Great Ideas

3 tips for digging deeper into crime reporting


Reprinted from GateHouse Newsroom

The tale of Zeljka Sekulic is still unnerving.

The mother of two had left her abusive husband, Dragan, but was nearly killed when he flipped her car with his truck, leaving Zeljka inside to die after ramming her vehicle through a utility pole. She survived the crash, and took a few weeks off from work, holing up in her sister's home in the northwest suburbs of Canton, Ohio.

Dragan was charged with felonious assault and domestic violence after the incident, but was set free on $100,000 bail. He appeared in court and his case was transferred to a grand jury.

Zeljka SekulicZeljka Sekulic had faith in the system, and with her bank account draining, she returned to her job as an LPN just a few weeks later. Even though her husband was ordered not to initiate contact, on the morning of Dec. 9, Zeljka was gunned down as she left work after a 12-hour shift. Dragan has since been charged in her murder.

The Canton Repository covered the story with zeal, detailing domestic abuse in this piece by reporter Kelli Young, and providing a timeline of the events in the paper and online.

But reporters and editors didn't stop there – they met with the intention of ramping up coverage, using this story as a springboard for posing a bigger question: Is there a need for reform when it comes to the traditional bond system?

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The result was a Sunday piece written by reporters Ed Balint and Shane Hoover, "Posting bond a reality of justice system," that walked through the costs that would be associated with eliminating bail and jailing those accused of committing a felony crime or misdemeanor domestic violence. The price tag was a big one – $11 million a year, and that's not including the additional jail space that would have to be built.

That proactive approach has led to other pieces, including a story on how officials are rethinking the bond system, showing the impact the series had. asked Todd Porter, the Rep's special projects editor, and reporter Shane Hoover for tips on creating these types of enterprise reporting.

1. Plan out your stories, and be patient:

The original inclination is often to write as many stories as possible, immediately. But by discussing story angles, and thinking about the larger ramifications of the story, the Repository's news team came up with a detailed plan of attack that included putting the broad topic of posting bond in perspective.

"This is a story idea that actually was hatched just before Christmas. Getting the data, scrubbing the data and finding the story and the human side behind it takes time. I know as an editor, we want the story now. And believe me, there were plenty of times I wondered where is this story," Porter said. "I never questioned Shane or Ed's work ethic. They are two of our best. It was just a good reminder for myself that it takes time to produce these pieces."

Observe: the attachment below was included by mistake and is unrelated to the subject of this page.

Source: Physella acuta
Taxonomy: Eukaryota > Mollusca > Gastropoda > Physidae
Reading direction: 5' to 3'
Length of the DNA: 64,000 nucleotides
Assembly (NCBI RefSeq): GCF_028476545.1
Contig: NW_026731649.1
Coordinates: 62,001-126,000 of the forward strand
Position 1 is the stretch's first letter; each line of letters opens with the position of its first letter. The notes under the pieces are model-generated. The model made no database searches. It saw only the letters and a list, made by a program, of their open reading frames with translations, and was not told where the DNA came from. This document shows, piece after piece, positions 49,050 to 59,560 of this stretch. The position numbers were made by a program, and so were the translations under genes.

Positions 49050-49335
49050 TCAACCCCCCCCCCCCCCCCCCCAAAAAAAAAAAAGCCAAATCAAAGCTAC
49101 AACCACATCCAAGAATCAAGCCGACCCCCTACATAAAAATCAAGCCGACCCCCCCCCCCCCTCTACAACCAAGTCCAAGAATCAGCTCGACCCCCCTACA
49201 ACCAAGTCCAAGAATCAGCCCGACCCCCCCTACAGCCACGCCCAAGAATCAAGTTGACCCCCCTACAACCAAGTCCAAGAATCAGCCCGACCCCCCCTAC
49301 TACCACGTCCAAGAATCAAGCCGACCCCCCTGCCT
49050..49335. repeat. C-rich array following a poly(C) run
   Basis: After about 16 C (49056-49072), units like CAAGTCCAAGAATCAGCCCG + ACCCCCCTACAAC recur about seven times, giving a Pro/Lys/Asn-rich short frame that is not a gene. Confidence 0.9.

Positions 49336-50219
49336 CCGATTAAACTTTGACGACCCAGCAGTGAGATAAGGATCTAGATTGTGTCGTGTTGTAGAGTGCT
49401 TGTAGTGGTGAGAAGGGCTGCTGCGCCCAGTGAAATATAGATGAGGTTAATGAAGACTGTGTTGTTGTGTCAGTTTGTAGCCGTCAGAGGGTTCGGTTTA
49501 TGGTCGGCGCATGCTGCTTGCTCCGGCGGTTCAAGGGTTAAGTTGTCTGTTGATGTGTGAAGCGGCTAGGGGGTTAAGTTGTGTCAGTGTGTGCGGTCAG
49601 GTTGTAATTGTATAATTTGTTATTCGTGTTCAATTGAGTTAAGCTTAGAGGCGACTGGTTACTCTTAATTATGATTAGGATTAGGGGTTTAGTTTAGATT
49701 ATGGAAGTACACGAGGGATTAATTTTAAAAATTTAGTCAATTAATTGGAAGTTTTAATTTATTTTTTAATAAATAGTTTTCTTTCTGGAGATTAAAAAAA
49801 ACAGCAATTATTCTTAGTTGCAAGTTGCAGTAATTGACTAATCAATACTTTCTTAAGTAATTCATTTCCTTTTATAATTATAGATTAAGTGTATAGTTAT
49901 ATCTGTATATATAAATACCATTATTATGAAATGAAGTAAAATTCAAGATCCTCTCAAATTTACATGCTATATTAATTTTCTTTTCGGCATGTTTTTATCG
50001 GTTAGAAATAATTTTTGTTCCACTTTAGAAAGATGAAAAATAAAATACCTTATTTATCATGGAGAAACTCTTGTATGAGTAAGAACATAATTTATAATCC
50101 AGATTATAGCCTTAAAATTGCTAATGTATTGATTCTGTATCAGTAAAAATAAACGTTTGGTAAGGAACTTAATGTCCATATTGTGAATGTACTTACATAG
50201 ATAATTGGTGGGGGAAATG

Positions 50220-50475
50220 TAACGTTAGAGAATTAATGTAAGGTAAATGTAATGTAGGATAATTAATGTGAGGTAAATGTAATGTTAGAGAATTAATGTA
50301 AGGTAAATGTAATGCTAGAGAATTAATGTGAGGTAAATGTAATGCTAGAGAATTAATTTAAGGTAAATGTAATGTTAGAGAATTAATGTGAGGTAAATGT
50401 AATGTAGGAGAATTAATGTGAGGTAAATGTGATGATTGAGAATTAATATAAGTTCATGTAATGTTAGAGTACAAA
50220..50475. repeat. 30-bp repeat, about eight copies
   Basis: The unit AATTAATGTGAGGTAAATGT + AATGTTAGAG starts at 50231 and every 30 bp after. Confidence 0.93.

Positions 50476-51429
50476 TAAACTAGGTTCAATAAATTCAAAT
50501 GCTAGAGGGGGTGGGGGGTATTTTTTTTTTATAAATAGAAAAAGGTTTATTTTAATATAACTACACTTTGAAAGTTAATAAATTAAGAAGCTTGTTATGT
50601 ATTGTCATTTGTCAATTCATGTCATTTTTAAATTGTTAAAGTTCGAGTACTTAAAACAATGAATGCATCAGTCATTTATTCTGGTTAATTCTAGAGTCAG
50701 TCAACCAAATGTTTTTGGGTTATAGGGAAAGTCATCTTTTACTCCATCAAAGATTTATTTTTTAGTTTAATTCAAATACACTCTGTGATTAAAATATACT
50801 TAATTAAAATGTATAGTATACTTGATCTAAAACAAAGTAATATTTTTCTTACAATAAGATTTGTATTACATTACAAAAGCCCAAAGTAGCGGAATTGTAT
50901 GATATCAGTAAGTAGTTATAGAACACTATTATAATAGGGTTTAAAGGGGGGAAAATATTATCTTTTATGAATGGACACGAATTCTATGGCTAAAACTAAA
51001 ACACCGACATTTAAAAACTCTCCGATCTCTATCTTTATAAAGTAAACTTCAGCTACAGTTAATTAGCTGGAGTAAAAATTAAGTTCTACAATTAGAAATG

2. Think data:

When staff members realized Zeljka had put her faith in the system only to be let down, they looked into data sets that would offer more background. Could this happen to others?

"Data was key to exploring this topic," Hoover said. "It allowed us to peer beyond the emotion of a tragic case and look at how the local criminal justice system works on a daily basis."

The Repository's staff analyzed all felony cases and misdemeanor domestic violence cases that were pending in December and found some startling numbers.

Out of about 700 defendants:

  • 166 or 24 percent were in jail.
  • 349 or 50 percent had been released on bond, including at least 253 who were referred to a pretrial release program for monitoring.
  • 173 or 25 percent were wanted by police. Many had not been arrested on the initial warrant.

"Using data collected from our four local courts, we built a database that gave us a snapshot of who was currently in jail, who was out and how bond levels corresponded to the seriousness of charges," Hoover said. "With those numbers, we did stories on jail capacity and how local officials were reviewing the bond process."

3. Keep re-evaluating. Are there more stories that can come from this?

While the original reporting was hard-hitting and the follow was engaging, the topic matter opened avenues for more story ideas.

"This is truly an example of what great teamwork can accomplish. There were several of us in a room brainstorming story ideas from this tragic shooting. This came from that meeting," Porter said. "Another takeaway, is your patience is almost always rewarded. It was a meaningful and timely story for our readers. It informed them. It told them a story on a Sunday. But it also spawned more stories we will use down the road."

Hoover echoed Porter's sentiments.

"Ed and I are exploring several other topics for future stories based on our analysis," Hoover said.

Tim Schmitt has spent decades in various newsrooms – some print, and some broadcast. He was a sports reporter, news reporter, and then managing editor of his hometown paper, the Tonawanda (N.Y.) News, where he led an award-winning editorial page. He's worked as an editor, staffer or longtime contributor with the Arizona Daily Sun in Flagstaff, the Mesa Tribune, the Arizona Republic, the alt-weekly Buffalo Current, and the Niagara Falls Gazette, where he was executive sports editor over four dailies – spearheading coverage of the Buffalo Bills and Sabres. He also worked as a weekend anchor and reporter at Buffalo's ABC-TV affiliate, WKBW, and was the news director of WLVL-AM in the Buffalo market, where he hosted a daily two-hour talk show covering local politics and current events. He moved to Austin to join GateHouse in early 2015. 

news/editorial, Schmitt, crime reporting
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